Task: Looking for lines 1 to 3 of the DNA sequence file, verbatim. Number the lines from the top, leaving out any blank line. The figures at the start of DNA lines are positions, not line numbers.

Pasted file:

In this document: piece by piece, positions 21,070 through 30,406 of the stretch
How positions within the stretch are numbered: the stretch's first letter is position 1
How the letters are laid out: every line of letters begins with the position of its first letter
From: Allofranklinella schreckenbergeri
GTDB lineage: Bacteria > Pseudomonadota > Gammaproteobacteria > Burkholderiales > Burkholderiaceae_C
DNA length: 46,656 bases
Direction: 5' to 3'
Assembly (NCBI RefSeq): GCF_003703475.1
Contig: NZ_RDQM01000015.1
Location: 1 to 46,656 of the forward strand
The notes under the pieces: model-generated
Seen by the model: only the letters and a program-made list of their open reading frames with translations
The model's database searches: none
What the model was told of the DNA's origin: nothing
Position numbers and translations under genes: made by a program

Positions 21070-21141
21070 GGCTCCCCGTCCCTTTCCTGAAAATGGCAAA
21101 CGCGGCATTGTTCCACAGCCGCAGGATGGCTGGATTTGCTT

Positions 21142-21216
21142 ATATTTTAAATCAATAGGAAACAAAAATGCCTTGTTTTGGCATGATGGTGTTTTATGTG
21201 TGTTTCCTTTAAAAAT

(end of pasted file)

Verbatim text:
In this document: piece by piece, positions 21,070 through 30,406 of the stretch
How positions within the stretch are numbered: the stretch's first letter is position 1
How the letters are laid out: every line of letters begins with the position of its first letter